We lived and worked hard on the house, getting it up to a livable standard, taming the garden, enjoying our rural life. I found out i was expecting again and was recommended to go to a clinic in a town about an hour away. I had had all our other children at home in the Uk, no medical intervention at all and had rather enjoyed each birth. What a shock when i was talked through my birth plan with the midwife.....epidural given at so and so cms, drips etc..well protest as much as i liked that was how it was done when i went into labour i was very aprehensive and set off to the clinic dreading what was going to happen. I had a different midwife to the one i had met before and told her i didnt want styrups, or an epidural or a drip and she acted as though i was a nut case but respected my wishes, with my husband standing guard to make sure i had what i wanted, we delivered a little boy , healthy and naturally..the midwife, hugged me , told me how brave i was and promptly got me to sign loads of papers that said the birth was unassisted at my request. I had to fight to go home after 3 days in the clinic...Our sixth child was born in the local hospital with a completely different attitude, the midwives fell over themselves to let me do exactly as i wanted and I went home 3 hours after the it pays to shop around if you have a birth plan you really want to stick to.

    I went to work full time and left the baby with a french nourise...that was very difficult but she was very good and I felt she did her job well. Wednesdays when the children are off school is a very difficult day when working full time...childcare is reasonably priced for one or two children but when i had to have all of them in activities or with childminders it was costing me 60 plus euros a day. School holidays are also a nigthmare although Ian used to get help for activities for the children from his employer. I found it hard to get work here, I have O levels and am reasonably intelligent but as i havent done my BAC here in France, it was very difficult to persuade employers that i had a brain!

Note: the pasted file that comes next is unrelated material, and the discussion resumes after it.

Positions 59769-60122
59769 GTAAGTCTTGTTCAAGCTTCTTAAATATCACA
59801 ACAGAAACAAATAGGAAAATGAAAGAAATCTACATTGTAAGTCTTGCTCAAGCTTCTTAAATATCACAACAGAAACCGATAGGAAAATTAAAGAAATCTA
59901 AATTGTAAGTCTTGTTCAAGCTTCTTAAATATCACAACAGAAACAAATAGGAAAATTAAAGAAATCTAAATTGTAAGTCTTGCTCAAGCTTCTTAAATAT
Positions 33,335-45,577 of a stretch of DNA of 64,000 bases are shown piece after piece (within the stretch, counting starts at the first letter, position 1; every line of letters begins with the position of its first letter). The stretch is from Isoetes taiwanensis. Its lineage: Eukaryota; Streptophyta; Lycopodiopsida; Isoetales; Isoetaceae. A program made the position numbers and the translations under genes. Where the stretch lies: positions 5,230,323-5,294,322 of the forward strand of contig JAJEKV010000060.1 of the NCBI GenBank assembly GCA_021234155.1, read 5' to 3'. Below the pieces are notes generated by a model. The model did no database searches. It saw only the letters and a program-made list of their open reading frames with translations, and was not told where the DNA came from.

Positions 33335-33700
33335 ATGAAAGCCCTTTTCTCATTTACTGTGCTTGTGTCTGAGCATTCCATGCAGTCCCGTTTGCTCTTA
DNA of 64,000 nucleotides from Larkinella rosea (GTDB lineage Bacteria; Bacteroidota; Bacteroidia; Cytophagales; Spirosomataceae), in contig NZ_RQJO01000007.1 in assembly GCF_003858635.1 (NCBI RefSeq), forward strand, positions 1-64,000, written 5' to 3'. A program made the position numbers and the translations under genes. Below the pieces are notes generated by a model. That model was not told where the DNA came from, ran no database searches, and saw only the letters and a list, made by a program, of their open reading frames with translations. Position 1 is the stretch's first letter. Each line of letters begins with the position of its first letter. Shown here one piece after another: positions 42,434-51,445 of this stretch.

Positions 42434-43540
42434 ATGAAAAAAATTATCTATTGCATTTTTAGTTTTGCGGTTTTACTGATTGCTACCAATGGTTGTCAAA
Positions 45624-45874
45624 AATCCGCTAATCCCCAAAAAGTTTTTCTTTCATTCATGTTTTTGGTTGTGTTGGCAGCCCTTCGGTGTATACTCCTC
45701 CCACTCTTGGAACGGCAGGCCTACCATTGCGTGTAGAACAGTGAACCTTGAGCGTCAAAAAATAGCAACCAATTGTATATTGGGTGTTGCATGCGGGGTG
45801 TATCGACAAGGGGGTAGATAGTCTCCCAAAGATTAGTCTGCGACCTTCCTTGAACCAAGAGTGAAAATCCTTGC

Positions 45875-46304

I really feel that if you live full time in France and take part in the local school and make an effort to speak french and fit in , then all the locals are happy to meet you half way. People that move in and make no effort to speak french and only socialise with other non french speakers are obviously not viewed well and make it harder for all of us.

    Our children are now 23,20,16,13,10and 5 and all speak French and english fluently. All read well in both languages and the older 2 have relationships and jobs that make france home for them. The others are at school and I feel the education system is very good if you use it to its full extent. i think jobs are very limited here and there is not much insentive for kids to push into higher paid jobs..but we are happy we came,happy we made the effort to learn another language and another culture..whether we stay forever, who knows but it has been a very positive and rewarding experience.

    Sep 2011